Putting people who are unhoused in the same category as trash and vermin, the Post uses a kind of dehumanizing language typically peddled by the architects of genocide. Narratives of dehumanization—which portray individuals from targeted communities as dirty, disease-ridden or pest-like—often lay the groundwork for mass brutality.

Such rhetoric has been echoed by politicians aiming to impose further hardships upon those without homes, including former New York Gov. Andrew Cuomo, who referred to people seeking shelter on New York City subways during the height of the pandemic as “disgusting.”

Voice of San Diego (9/16/22), a digital nonprofit outlet, quoted at length the rant of former basketball star Bill Walton, who claimed that,

while peacefully riding my bike early this Sunday morning in Balboa Park, I was threatened, chased and assaulted by the homeless population.

The multi-millionaire and self-professed “hippie” raged against San Diego Mayor Todd Gloria:

You speak of the rights of the homes [sic], what about our rights?… We follow the rules of a functioning society, why are others allowed to disregard those rules?… Your lack of action is unacceptable, as is the conduct of the homeless population.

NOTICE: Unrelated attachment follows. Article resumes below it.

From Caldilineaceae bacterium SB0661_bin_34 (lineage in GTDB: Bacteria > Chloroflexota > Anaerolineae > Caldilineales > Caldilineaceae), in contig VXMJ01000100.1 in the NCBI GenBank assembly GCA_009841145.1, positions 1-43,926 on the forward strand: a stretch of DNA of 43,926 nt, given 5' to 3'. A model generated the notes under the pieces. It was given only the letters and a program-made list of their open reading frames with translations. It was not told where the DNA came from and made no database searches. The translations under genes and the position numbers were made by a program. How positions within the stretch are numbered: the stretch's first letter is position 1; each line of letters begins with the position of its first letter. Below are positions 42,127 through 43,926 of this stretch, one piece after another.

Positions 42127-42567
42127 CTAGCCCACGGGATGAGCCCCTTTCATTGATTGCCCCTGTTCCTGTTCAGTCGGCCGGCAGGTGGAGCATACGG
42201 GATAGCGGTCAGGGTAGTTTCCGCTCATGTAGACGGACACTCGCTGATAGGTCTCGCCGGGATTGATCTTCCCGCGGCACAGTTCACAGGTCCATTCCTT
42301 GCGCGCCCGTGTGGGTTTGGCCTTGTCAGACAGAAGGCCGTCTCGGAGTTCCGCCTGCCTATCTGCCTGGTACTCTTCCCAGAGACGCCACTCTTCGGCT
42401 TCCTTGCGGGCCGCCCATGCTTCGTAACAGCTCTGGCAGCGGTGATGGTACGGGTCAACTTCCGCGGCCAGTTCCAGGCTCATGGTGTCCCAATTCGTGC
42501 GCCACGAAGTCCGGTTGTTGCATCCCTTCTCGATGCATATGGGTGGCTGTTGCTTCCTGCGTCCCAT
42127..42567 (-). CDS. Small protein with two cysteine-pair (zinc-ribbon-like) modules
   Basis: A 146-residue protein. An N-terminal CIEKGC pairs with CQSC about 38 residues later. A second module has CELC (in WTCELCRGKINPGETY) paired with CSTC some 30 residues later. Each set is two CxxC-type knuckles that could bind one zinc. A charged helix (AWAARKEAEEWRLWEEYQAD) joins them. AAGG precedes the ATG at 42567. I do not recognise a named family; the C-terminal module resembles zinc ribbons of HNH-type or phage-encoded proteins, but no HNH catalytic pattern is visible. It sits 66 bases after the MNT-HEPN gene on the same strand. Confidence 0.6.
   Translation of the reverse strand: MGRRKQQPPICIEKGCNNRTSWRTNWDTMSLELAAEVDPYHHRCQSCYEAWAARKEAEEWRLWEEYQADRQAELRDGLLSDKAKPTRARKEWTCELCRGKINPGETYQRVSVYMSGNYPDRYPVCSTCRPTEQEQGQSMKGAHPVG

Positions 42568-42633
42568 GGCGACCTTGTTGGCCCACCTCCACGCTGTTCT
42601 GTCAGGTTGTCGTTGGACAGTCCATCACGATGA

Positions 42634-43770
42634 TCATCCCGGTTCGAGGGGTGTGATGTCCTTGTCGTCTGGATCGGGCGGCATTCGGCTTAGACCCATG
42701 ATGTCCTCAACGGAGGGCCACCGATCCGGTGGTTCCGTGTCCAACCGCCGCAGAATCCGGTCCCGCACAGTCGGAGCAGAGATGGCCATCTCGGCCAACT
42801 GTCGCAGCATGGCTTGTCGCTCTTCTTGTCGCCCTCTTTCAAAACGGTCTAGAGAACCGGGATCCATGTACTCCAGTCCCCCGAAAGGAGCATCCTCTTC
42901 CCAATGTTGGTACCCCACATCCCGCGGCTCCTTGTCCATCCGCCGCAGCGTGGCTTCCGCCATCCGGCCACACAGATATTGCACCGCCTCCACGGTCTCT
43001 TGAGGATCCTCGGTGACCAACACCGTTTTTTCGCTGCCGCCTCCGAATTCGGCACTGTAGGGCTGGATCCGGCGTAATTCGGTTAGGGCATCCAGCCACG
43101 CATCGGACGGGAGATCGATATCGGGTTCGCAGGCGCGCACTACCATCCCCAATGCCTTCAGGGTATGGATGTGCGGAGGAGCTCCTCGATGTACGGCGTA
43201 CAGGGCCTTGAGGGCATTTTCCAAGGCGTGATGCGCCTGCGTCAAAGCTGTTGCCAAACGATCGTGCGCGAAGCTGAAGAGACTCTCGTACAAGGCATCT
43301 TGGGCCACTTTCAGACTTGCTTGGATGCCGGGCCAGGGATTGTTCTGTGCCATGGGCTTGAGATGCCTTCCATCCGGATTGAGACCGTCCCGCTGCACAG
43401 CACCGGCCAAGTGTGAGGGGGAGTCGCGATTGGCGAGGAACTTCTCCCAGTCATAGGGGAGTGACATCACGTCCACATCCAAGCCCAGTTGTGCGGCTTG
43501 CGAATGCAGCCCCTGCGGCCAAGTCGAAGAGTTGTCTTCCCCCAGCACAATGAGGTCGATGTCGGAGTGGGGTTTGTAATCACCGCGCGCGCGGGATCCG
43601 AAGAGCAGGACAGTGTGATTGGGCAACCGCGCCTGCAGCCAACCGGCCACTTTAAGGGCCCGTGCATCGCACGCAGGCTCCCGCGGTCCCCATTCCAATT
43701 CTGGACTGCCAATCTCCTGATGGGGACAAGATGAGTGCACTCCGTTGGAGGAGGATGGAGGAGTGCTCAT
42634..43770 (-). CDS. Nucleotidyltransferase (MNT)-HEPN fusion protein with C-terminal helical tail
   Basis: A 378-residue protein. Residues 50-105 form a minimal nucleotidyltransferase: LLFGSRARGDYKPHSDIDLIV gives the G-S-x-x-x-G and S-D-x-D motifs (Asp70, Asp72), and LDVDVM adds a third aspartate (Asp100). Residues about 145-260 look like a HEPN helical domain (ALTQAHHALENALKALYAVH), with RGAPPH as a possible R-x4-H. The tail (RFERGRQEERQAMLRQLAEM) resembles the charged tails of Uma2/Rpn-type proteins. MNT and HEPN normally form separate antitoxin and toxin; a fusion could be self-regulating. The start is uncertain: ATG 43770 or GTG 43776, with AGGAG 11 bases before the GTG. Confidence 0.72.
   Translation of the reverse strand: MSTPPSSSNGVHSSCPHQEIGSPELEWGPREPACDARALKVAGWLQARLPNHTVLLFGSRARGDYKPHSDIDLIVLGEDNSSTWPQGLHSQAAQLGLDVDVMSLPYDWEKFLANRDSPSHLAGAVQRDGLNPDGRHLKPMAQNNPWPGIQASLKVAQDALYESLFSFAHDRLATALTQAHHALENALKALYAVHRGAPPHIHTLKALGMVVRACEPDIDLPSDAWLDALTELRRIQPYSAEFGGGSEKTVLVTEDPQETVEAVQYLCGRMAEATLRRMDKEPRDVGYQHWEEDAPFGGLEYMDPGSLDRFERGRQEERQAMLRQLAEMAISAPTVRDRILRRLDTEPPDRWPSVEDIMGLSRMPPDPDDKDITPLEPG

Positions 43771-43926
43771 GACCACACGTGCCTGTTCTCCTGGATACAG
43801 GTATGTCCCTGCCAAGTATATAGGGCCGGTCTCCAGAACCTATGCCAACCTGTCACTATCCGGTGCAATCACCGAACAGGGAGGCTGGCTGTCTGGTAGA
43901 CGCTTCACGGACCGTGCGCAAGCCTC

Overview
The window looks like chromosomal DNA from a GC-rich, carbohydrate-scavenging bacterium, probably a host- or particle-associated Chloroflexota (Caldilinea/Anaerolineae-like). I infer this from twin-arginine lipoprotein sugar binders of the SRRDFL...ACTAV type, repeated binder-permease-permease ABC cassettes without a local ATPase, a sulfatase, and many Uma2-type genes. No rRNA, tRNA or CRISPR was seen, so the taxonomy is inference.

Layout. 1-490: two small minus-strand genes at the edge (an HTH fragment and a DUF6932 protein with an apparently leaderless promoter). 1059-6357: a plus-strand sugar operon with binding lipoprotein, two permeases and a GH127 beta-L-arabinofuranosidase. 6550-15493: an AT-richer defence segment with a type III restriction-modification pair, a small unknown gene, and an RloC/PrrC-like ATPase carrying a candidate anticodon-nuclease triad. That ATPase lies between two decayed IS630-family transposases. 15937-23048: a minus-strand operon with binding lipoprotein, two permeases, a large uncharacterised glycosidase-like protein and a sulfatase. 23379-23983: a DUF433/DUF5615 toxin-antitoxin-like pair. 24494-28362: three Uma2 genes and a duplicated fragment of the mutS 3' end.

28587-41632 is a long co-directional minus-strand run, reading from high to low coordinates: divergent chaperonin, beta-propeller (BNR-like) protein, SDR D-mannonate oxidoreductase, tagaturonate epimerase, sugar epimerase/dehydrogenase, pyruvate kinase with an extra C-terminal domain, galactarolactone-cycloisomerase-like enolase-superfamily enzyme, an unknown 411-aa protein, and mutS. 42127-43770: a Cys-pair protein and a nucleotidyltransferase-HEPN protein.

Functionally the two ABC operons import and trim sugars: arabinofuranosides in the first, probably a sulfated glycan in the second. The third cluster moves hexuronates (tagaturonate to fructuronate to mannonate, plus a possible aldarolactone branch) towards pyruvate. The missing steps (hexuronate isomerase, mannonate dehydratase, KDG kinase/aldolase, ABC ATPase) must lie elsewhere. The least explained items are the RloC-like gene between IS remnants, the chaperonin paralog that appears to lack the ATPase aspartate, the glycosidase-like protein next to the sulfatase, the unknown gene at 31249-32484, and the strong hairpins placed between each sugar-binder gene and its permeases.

The New York Times (2/16/22) presents “investments in rental housing” as “a key way to offset the pressure of inflation”—because landlords have been raising rents “at two to three times the rate of inflation.”

Like the Post, the Voice of San Diego piece stripped people experiencing homelessness of their individuality, treating them as one indistinguishable mass in phrases like “the conduct of the homeless population” and “assaulted by the homeless population.” The article concluded with a final lament from Walton:

You have given our bike paths and Balboa Park in our neighborhood to homeless encampments, and we can no longer use them, and they’re ours, this is unacceptable.

In publishing Walton’s diatribe, Voice of San Diego voiced the perspective of city dwellers made to feel uncomfortable by visual reminders of poverty in public spaces, the enjoyment of which they claim as their exclusive right.

Following the money

Corporate media’s eagerness to peddle narratives favorable to the propertied class is to be expected, since many establishment outlets have a vested interest in the continued growth of housing prices.

BlackRock—the world’s largest asset manager—owns 8.3% of the New York Times Company, making it the Times’ second-biggest institutional investor. BlackRock also holds around $68 billion in real estate assets, including an 8.5% share in Invitation Homes—a $24 billion publicly traded company that owns around 80,000 single-family rental units around the United States.